Deep Dive: Do I Need to Confess to Cheating If the Affair Is Over?
So you did it, you dirty dog. You cheated on your girlfriend. While it was all fun and games while it lasted, now the affair is over and you’re torn about whether or not you should tattle on yourself. You’re pretty sure your partner is clueless about the infidelity – and what she doesn’t know can’t hurt her…right? On the other hand, you feel awful keeping such a dirty secret from the person who loves and trusts you more than anyone else. It’s not an easy position to be in, but rest assured, it’s all your fault you’ve ended up here. (Sorry. We couldn’t help the guilt trip.) In this deep dive, we’re answering the question: Do I need to confess to cheating if the affair is over?
Cover Photo: Mixmike (Getty Images)
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Check your conscience.
How bad do you feel about the affair? If it’s killing you to keep it a secret or if keeping the secret has interfered in other areas of your life, like your job or your ability to take care of yourself, by all means, unload the whole tawdry story and get it off your conscience. If you don’t feel remorse about the affair, you probably have bigger issues than cheating (like being a sociopath) or you’ve justified the affair in some way (i.e. your partner has been traveling a lot and isn’t around to meet your needs). If sleeping around doesn’t bother you, we can see why your motivation to tell would be minuscule. You’re also probably a horrible person, but that’s a topic for another post.
Not telling is still a form of lying.
You can debate all day long about whether or not you’re lying by not telling, but let us spare you: it’s lying whether you speak untrue words or not. Withholding a secret as serious as an affair from the person you’re supposed to be the most intimate with is not OK.
All affairs are not created equal.
If the affair was a one-time sexual thing that you recognize was a mistake and swear will never happen again, you could get away with keeping it quiet. If the affair was long-term or involved the “L” word, you need to ‘fess up. You were likely emotionally involved with this person, and many a person who’s been cheated on will say that’s worse than the sexual infidelity. Meeting sexual needs outside of your relationship is one thing, but meeting emotional ones in a whole ‘nother issue. Something is wrong with your relationship; either admit to the affair and see if your partner is willing to work together to figure out what went wrong between you two or shut up and cut bait.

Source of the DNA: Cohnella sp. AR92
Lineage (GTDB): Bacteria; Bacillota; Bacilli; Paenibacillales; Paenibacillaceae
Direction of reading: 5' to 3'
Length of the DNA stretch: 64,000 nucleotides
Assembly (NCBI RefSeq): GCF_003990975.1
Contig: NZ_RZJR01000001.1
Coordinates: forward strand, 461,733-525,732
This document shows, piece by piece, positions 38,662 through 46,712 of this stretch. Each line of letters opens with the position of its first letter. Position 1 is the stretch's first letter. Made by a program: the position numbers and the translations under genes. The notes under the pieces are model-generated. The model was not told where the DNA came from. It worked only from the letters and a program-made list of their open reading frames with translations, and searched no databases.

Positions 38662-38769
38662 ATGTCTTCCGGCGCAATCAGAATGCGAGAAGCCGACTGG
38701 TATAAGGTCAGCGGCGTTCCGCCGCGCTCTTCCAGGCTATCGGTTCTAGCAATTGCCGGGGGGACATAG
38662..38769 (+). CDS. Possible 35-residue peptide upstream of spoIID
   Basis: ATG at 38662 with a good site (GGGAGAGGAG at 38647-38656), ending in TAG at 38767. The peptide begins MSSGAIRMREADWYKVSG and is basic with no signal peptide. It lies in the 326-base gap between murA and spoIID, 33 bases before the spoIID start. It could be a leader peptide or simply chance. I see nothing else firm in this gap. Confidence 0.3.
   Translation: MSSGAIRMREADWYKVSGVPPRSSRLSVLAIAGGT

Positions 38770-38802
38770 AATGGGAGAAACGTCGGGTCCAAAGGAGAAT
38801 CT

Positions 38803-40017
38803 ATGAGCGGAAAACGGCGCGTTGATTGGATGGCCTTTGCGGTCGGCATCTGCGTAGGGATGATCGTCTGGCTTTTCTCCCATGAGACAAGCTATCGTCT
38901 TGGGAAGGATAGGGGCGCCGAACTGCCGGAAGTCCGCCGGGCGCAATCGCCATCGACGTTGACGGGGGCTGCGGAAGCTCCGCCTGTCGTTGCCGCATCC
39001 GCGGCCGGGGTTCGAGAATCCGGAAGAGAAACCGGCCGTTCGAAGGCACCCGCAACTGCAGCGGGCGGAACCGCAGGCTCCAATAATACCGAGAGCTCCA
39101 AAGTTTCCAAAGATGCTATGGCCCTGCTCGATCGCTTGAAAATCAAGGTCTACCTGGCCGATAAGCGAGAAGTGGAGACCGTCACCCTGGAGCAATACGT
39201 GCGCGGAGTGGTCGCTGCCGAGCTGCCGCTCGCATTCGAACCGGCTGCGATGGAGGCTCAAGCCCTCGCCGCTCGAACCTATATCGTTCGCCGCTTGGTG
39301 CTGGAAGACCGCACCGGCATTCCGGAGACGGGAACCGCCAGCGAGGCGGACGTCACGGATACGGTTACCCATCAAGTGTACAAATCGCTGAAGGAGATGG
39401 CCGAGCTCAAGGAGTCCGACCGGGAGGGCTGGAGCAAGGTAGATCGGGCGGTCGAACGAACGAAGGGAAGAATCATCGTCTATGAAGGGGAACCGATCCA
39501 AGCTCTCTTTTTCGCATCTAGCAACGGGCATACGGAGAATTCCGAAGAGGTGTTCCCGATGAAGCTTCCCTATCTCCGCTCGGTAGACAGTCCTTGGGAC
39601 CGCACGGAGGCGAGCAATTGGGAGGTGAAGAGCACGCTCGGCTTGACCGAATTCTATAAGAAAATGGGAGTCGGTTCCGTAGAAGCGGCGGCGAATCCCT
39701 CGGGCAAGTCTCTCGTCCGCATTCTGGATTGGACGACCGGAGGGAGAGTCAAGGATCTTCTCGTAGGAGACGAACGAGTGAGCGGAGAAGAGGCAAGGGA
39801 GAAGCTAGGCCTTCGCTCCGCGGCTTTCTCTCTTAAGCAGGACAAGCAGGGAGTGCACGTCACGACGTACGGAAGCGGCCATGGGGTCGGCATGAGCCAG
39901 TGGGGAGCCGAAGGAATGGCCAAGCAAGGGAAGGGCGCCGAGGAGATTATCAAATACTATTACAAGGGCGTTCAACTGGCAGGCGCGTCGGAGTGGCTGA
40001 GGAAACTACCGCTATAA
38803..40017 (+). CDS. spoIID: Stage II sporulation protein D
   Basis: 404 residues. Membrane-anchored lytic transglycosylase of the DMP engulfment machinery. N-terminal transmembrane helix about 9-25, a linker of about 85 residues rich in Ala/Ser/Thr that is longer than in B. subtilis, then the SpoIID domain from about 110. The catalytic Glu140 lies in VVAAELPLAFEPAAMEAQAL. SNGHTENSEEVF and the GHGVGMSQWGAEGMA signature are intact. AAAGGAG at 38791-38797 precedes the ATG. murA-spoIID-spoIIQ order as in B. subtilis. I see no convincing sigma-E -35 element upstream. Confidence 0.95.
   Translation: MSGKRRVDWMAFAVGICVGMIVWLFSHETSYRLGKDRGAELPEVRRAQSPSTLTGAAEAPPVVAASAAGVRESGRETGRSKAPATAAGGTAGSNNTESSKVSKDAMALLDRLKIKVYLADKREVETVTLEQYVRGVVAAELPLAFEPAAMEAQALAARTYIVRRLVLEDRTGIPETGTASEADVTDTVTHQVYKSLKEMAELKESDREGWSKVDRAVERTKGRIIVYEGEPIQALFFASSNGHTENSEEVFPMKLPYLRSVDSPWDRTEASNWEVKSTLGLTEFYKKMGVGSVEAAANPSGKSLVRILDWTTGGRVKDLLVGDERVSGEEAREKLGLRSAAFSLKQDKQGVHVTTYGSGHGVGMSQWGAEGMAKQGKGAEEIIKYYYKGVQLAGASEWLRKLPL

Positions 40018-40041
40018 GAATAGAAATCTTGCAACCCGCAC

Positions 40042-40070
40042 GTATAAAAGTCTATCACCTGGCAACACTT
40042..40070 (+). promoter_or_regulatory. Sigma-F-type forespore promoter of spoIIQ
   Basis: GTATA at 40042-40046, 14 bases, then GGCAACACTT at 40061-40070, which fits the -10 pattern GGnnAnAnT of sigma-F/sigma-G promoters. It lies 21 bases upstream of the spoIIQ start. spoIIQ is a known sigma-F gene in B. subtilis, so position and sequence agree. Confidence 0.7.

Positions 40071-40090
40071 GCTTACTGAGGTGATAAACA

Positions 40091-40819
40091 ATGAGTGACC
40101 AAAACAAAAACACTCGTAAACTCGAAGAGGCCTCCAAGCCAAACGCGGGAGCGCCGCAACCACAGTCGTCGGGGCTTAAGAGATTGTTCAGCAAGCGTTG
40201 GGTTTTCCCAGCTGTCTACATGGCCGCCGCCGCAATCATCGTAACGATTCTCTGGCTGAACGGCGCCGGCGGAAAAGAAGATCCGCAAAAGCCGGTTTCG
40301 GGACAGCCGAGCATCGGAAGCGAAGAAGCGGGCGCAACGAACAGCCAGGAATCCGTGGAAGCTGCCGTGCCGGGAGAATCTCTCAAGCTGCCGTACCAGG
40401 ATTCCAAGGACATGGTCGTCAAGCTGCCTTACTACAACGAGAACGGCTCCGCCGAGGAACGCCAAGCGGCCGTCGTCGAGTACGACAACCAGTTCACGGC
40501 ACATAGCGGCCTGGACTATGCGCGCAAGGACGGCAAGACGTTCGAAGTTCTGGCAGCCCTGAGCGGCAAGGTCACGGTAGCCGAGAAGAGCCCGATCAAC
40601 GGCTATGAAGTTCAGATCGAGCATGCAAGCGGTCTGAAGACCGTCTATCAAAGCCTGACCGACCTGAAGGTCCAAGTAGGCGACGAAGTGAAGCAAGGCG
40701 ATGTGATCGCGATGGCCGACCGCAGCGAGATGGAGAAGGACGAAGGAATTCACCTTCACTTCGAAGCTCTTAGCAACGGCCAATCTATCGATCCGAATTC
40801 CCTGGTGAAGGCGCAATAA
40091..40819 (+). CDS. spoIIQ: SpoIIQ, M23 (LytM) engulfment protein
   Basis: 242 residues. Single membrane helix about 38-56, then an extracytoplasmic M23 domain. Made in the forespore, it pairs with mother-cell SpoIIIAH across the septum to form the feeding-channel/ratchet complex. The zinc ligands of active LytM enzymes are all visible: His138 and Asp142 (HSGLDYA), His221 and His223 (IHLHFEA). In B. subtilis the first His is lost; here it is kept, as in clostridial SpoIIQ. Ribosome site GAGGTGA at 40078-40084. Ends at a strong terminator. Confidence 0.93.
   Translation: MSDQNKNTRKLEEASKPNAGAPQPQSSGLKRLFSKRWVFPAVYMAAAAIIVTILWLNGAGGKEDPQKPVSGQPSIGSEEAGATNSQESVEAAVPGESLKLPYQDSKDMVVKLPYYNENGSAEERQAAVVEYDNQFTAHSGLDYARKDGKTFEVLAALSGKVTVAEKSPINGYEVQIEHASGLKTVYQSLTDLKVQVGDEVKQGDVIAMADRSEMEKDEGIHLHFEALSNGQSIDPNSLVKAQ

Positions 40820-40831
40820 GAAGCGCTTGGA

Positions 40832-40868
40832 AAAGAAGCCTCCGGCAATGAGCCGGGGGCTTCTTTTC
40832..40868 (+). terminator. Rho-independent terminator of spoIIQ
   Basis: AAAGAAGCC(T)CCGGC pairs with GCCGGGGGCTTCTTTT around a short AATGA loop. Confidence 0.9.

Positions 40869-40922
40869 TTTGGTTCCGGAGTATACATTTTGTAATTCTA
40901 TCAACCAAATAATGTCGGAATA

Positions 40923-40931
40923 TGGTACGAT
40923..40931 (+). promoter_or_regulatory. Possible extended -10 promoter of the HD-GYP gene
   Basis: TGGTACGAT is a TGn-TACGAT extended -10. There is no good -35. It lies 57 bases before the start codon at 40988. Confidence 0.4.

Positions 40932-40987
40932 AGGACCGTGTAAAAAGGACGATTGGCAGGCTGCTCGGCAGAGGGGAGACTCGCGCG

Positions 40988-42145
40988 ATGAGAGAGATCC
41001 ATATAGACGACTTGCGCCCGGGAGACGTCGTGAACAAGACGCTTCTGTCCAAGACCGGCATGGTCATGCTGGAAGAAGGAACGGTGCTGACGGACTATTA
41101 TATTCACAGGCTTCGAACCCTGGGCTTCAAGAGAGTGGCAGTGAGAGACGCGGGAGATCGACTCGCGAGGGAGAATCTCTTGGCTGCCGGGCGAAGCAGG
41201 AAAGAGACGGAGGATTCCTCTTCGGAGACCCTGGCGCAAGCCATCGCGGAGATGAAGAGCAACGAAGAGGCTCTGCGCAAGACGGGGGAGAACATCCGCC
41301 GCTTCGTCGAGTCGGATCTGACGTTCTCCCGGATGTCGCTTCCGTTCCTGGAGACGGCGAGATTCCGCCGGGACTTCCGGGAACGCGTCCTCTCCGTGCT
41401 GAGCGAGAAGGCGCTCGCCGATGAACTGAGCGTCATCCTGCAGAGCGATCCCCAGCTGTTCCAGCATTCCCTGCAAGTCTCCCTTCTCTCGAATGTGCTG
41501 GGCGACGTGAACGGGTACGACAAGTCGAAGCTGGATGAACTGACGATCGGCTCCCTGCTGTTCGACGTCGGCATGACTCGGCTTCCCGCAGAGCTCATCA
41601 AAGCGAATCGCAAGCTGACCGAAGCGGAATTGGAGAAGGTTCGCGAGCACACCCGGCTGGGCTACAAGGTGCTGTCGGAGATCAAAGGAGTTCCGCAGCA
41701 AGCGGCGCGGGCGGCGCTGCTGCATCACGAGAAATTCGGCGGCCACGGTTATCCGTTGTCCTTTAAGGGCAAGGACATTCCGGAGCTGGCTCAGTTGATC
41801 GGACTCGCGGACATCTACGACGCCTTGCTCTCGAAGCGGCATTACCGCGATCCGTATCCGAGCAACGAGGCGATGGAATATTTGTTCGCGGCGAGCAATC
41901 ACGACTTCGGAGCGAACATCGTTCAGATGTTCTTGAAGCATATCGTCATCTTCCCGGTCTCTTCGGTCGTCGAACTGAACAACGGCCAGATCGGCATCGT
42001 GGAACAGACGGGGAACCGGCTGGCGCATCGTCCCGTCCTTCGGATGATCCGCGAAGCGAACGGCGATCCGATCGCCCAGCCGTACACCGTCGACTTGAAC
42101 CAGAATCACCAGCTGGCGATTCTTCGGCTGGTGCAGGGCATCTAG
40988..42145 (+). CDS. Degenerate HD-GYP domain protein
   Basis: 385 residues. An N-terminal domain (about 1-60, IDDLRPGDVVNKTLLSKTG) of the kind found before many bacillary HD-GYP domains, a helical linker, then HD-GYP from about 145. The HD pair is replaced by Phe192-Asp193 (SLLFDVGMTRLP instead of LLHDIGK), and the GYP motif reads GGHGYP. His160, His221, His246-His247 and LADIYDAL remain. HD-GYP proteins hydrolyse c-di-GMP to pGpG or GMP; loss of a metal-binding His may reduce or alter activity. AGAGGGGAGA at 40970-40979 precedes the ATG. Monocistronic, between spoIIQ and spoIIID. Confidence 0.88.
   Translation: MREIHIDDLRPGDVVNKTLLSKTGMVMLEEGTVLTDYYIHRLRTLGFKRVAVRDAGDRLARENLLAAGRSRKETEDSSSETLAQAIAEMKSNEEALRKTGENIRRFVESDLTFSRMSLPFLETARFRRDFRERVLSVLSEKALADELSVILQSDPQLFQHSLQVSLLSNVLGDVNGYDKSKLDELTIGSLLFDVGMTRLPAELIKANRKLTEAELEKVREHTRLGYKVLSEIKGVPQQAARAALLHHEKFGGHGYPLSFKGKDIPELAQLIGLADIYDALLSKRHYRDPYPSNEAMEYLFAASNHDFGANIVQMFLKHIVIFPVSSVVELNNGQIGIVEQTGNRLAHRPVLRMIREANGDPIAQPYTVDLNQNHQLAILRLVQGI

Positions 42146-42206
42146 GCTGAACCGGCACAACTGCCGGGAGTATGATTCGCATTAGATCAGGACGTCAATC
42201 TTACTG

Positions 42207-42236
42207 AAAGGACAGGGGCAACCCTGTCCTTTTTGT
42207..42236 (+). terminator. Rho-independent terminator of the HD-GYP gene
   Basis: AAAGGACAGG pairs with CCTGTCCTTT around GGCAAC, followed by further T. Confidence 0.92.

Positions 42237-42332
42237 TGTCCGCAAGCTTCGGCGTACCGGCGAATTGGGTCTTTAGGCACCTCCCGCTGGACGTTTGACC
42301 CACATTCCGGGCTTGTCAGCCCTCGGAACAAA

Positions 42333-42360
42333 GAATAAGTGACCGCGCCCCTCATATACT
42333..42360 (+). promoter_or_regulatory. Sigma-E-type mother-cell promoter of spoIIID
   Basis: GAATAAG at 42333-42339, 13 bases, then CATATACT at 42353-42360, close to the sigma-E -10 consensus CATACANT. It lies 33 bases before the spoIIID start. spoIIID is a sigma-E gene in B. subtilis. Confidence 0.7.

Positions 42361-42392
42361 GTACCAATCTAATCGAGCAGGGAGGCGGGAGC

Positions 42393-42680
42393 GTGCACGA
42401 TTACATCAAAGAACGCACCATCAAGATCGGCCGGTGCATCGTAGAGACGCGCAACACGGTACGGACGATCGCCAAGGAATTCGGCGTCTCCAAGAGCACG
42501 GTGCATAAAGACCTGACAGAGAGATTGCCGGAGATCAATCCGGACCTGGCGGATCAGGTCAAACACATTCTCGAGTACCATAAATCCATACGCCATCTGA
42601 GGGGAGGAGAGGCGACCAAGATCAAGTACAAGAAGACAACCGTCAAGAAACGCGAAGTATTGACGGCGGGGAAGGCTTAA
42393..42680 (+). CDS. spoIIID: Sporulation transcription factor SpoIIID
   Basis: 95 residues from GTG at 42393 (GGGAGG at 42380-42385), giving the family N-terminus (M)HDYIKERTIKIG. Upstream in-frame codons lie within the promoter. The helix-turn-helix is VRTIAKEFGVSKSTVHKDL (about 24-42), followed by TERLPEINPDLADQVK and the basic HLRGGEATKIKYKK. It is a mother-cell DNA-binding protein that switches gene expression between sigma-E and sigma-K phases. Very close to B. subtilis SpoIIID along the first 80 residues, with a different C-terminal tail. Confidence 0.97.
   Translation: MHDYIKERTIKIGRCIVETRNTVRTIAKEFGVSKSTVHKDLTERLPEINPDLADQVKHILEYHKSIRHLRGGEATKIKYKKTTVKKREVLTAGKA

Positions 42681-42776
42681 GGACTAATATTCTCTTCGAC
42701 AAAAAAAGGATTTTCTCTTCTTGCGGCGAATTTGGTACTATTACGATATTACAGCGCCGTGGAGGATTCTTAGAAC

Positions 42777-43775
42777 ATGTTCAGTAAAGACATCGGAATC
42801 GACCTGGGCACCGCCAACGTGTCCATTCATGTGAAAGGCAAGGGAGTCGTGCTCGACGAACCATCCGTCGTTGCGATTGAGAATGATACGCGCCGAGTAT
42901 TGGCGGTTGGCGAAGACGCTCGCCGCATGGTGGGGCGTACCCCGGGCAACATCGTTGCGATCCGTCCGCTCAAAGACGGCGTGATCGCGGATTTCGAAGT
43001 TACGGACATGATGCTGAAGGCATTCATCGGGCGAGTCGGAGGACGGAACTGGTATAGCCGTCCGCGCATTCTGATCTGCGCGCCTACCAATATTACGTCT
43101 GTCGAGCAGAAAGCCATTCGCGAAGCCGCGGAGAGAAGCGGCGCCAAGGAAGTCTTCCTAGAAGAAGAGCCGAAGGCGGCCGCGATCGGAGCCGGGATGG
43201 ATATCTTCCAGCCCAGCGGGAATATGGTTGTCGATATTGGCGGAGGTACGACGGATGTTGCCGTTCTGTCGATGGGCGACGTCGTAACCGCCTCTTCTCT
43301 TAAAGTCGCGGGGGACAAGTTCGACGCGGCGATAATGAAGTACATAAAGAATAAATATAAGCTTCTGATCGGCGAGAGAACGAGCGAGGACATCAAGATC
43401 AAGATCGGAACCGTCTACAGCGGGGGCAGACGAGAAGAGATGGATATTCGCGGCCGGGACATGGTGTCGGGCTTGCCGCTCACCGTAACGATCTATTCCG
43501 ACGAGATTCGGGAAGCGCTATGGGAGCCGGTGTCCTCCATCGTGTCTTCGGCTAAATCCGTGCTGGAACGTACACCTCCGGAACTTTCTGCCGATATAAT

Is the affair really over?
If you’re still in contact with your lover, seeing her on a regular basis, or find yourself distracted by thoughts and feelings of her, you need to come clean. This isn’t really over. It’s ongoing. If, however, the affair ended weeks, months, or years ago, telling your partner now might not make much sense...unless you end up having another affair.
Did you use protection?
If you raw-dogged your lover, you need to tell your girlfriend you've potentially exposed her to STDs. No ifs, ands, or buts about it. If you used protection, congratulations on staying safe and protecting your partner’s health (even as you broke her little heart).
Has your partner confronted you?
If your partner asks you if you’ve cheated, there’s your opening. Tell the truth. She wouldn’t ask if she didn’t already suspect the answer is “yes.” Don’t add insult to injury by denying it and gaslighting her. It will make her feel insane, and that's just not fair.
She already knows, even if she doesn’t have all the details.
Women have a sixth sense about infidelity – and you are probably not as slick as you think. Even if she doesn’t know exactly what’s going on, she’s likely sensed that something is amiss between you two. Don't leave her stranded in a sea of suspicion.
Feel all the feels.
News of an affair will likely devastate your partner, but it might also make her feel relieved, especially if she’s been suspicious of you sneaking around. If the affair is long over, and you truly love your partner and want to stay together, the only person benefiting from a confession might be you. Telling her you cheated just to relieve your own guilt is strangely selfish. If you tell, be prepared for unexpected emotional reactions -- both hers and yours. There’s no wrong way to feel about infidelity. Let the feelings come.
Either way, you have work to do.
Whether or not you spill the beans, an affair is a warning sign. Something is not right and it's time to get to the root of it. Therapy is a good place to start. If you aren’t willing to do anything but sweep your indiscretion under the rug, you probably shouldn’t be in any relationship right now.
In most cases, honesty is the best policy, and confessing to the affair is the right thing to do. It gives the power back to your partner, who can then decide how she wants to proceed given the circumstances. While finding out about your infidelity will hurt at first, and might result in a breakup, it could also push your relationship to a new level. A study by UCLA and the University of Washington found that in married couples where a spouse had cheated, coming clean about the infidelity was related to a lower divorce rate than couples in which the affair was kept secret.
Need help finding the right way to break the bad news? Talk to a therapist. It’s a tough step to take, but being able to tell your partner the truth along with, “…and I’m in therapy to figure out why I did this” will only help your case. Whether you tell or not, for goodness' sakes, stop cheating. It’s one of the most painful wounds you can inflict on another person. Your girlfriend deserves better – as do you.